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Free Barron's Booknotes-Jane Eyre by Charlotte Bronte-Free Online Book Notes
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CHAPTER 4

One day, about three months after Mr. Lloyd's visit, Mrs. Reed calls Jane into the breakfast room for an interview with a stranger. This turns out to be Mr. Brocklehurst-a tall, thin man dressed in black from head to toe. Mr. Brocklehurst addresses Jane by bending over so that his face is just a few inches away from hers and asking "Do you know where the wicked go when they die?"

"What a face...!" thinks Jane, "what a great nose! and what a mouth! and what large prominent teeth!"

NOTE:

Does this description remind you of someone? What about the wolf in "Little Red Riding Hood?" It is worth rereading this scene just to see how the author suggests this comparison without ever so much as mentioning the word wolf. When Jane first sets eyes on Mr. Brocklehurst, he is so tall he looks to her like a "black pillar." He is described as "sable-clad," which means dressed in black, although of course sable is also a kind of fur, which is dark brown or black. Later, Jane notices other telling details, including Brocklehurst's bushy eyebrows and his unusually large feet.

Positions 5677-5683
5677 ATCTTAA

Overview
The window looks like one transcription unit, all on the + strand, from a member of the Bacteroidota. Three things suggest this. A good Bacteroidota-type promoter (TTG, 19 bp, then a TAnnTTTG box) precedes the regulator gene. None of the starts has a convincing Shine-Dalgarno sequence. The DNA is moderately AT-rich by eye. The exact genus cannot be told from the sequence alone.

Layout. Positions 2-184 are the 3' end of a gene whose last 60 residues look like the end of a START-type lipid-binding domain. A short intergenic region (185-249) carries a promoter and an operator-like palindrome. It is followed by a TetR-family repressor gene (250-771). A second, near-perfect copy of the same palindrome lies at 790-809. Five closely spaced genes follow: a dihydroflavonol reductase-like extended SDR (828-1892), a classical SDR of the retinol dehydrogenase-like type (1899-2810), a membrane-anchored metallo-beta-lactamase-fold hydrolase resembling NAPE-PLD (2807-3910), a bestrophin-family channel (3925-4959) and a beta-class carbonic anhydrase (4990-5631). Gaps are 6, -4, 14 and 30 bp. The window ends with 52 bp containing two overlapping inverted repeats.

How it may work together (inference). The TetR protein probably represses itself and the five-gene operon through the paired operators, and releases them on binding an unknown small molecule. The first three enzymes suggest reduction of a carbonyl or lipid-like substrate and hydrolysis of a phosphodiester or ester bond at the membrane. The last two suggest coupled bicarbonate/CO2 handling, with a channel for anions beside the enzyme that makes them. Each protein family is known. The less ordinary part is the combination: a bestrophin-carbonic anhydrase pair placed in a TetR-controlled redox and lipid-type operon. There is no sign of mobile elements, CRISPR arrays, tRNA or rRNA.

Even though she's taken aback by Mr. Brocklehurst's morbid questions, Jane doesn't let him get the best of her. When he asks her how she can avoid going to hell, Jane refuses to give him the answer that she knows he wants. Instead, she replies, "I must keep in good health and not die."


NOTE:

We can't help silently cheering Jane on for having the courage to talk back to the awful Mr. Brocklehurst. Even so (and especially if you happen to be religious), you may not feel quite satisfied with Jane's answer. No matter how healthy we may be, we still have to face death someday. What then? Jane is soon going to learn that rebellions and a quick wit won't help her to avoid some of life's grimmer tragedies. Later on she'll have to think beyond her hasty answer to Mr. Brocklehurst's question.

Mrs. Reed tells Brocklehurst that Jane is a deceitful child, and he promises that his school, Lowood, will be just the place to make Jane repent her bad habits. Stung at hearing herself called a liar, Jane waits until Mr. Brocklehurst has gone and then lashes out at Mrs. Reed. "I will never call you aunt again as long as I live," she cries. "I will never come to see you when I am grown up.... People think you are a good woman, but you are bad;
hard-hearted. You are deceitful!"

This outburst leaves Jane feeling a sense of triumph. But not for long. Jane wants to be loved, but then she has to admit that she is not very lovable. She can't change the fact that she's plain and awkward, but she does think often about changing her behavior. She's sure that her worst fault is that she is "too passionate"- that is, she has strong emotions and isn't good at disguising them to make herself more acceptable. Only Bessie disagrees with this view; the kind servantwoman loves Jane enough to see the loneliness that underlies Jane's rebellion. She warns Jane not to be afraid to reach out and show affection. Jane responds by giving Bessie a warm good-bye kiss.

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